NEW YORK — It’s no secret that the art world is composed of jet setters who flutter around the world from art fairs to biennials to openings. This week, people are landing in New York for Frieze; then it’s off to Cuba (for those who have a special visa or aren’t American) for the Havana Biennial, then Kiev for the Arsenale Biennial, Southeast Asia for Art HK, and Genk, Belgium for Manifesta — and that’s just the month of May. With the entire prodigal, high-flying frenzy, Thomas Flohr came up with the perfect business – VistaJet, a luxury charter aviation company that caters to the ever-fleeting art set.
Last night Flohr and his team invited a high-profile group for an intimate dinner at the Waverly Inn. Everybody was in a Frieze fervor, counting down the days until the London art fair opens stateside. Jacqueline Schnabel chatted with Simon de Pury, while curator Neville Wakefield, who helped organize Helmut Lang’s upcoming show, held court with his girlfriend, artist Olympia Scarry. Amidst the tuna tartare and braised beef, Flohr made a short speech, hinting at the big things to come for the private jet company and admitting that he started it six years ago without any solid business plan.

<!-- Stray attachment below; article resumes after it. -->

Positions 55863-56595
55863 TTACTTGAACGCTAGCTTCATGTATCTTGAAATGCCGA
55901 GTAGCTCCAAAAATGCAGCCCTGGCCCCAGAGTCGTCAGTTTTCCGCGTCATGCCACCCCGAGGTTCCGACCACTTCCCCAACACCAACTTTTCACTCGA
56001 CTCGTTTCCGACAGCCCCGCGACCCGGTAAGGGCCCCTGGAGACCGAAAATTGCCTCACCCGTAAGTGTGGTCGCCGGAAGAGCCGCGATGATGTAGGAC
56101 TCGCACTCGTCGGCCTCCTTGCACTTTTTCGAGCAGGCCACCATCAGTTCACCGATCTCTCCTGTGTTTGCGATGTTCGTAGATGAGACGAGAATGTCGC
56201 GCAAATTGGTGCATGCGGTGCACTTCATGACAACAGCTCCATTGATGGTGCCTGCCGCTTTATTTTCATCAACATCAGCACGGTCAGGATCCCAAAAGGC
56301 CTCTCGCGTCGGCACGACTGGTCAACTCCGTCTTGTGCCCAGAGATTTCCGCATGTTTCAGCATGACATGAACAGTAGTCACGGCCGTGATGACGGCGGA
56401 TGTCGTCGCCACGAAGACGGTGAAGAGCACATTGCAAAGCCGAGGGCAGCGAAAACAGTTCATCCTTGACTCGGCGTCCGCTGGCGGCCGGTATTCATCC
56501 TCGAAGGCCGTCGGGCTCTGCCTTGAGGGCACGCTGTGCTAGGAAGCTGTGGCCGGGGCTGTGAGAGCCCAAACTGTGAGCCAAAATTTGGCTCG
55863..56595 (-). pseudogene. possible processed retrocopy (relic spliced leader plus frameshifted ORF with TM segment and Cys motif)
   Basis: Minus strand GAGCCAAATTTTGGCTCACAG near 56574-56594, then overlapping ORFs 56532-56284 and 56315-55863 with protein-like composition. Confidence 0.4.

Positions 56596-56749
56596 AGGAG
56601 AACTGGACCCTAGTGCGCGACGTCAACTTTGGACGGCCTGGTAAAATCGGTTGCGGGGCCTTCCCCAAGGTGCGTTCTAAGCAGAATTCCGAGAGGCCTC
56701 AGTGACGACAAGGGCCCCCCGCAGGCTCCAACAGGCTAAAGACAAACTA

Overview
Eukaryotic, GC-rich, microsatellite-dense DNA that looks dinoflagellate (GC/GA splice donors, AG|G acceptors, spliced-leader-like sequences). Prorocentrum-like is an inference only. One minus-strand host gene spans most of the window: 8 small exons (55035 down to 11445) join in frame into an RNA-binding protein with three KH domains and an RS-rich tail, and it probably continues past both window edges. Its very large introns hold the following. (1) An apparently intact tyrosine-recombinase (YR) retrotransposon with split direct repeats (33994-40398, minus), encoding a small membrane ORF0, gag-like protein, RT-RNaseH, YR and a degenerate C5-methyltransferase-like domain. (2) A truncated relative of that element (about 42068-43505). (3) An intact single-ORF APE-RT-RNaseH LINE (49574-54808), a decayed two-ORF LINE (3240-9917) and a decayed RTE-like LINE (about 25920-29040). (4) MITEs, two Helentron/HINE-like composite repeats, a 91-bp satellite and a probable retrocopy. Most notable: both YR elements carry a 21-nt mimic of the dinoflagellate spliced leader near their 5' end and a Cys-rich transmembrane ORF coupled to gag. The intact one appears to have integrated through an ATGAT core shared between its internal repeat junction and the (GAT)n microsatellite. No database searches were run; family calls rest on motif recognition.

Artist Tom Sachs, who was there with his partner, Gagosienne Sarah Hoover, told ARTINFO that he had not flown on a VistaJet — yet, and talked about of his upcoming NASA-inspired Park Avenue Armory show that opens on May 16. “That’s when we go to Mars,” he said.
As the apple crisp was served, everyone seemed anxious to reunite with friends and colleagues who had arrived in town for the upcoming festivities on Randall’s Island. The back room at the Waverly Inn cleared out by a reasonable 11:30 p.m., understandable, considering the endless string of art events set for the week ahead.
Click on the slide show to see guests at VistaJet's dinner at the Waverly Inn.